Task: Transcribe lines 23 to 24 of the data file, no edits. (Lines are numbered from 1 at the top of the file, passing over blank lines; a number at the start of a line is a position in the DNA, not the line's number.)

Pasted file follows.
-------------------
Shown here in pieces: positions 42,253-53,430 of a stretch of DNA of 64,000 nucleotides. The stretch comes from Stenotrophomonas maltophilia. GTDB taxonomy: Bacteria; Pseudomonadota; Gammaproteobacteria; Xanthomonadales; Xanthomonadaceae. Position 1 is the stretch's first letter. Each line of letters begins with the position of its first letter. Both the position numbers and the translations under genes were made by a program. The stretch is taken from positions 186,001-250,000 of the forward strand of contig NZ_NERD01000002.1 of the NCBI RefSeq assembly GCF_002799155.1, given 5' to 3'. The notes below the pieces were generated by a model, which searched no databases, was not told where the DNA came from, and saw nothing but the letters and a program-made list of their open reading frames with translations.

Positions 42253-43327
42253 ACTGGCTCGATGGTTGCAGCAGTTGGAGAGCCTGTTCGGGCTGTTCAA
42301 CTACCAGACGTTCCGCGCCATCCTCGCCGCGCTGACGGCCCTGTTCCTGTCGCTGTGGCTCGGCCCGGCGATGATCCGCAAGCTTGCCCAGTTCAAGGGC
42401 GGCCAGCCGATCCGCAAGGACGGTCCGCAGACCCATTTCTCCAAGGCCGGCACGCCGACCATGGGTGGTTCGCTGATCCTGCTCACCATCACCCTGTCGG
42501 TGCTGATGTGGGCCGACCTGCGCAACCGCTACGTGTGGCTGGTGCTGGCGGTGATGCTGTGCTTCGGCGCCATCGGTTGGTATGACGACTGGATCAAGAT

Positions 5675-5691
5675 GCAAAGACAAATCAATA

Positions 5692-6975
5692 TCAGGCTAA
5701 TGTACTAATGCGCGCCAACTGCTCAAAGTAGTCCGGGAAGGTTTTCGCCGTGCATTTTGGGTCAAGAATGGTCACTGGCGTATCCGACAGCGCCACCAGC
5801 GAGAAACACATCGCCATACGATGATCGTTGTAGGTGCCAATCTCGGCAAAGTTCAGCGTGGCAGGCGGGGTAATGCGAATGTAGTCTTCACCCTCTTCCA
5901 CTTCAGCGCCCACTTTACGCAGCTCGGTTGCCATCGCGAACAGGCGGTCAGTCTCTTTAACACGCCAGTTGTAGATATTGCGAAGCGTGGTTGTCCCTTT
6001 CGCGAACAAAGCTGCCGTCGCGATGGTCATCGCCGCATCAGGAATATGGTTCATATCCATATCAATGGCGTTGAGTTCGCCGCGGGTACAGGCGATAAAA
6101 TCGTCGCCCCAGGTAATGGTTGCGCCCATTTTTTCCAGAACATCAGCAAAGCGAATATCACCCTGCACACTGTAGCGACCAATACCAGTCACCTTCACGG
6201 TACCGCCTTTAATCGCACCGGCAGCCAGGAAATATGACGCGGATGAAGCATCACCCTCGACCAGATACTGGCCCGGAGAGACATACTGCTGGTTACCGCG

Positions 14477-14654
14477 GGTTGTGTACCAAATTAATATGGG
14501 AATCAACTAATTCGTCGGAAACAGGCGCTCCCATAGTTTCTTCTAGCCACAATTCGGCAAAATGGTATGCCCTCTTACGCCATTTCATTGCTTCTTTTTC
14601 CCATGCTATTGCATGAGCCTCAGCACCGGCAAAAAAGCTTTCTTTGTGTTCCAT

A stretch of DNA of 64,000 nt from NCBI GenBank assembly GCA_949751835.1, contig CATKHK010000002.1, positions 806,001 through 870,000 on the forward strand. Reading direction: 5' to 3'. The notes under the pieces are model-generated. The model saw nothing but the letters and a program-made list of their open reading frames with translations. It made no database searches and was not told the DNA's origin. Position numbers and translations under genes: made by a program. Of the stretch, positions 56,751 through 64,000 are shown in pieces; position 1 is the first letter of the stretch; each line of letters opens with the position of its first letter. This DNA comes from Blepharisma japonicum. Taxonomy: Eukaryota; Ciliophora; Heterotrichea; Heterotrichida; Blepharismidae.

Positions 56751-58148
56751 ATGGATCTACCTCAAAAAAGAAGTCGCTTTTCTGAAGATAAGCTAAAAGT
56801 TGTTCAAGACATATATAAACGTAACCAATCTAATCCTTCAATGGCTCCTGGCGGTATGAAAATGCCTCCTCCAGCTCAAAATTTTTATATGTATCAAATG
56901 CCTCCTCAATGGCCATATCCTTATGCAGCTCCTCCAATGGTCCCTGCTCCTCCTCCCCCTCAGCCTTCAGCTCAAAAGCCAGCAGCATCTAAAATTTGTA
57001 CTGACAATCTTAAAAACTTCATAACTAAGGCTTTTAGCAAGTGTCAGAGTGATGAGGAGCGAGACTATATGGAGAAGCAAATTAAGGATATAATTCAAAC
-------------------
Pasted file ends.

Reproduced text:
56751 ATGGATCTACCTCAAAAAAGAAGTCGCTTTTCTGAAGATAAGCTAAAAGT
56801 TGTTCAAGACATATATAAACGTAACCAATCTAATCCTTCAATGGCTCCTGGCGGTATGAAAATGCCTCCTCCAGCTCAAAATTTTTATATGTATCAAATG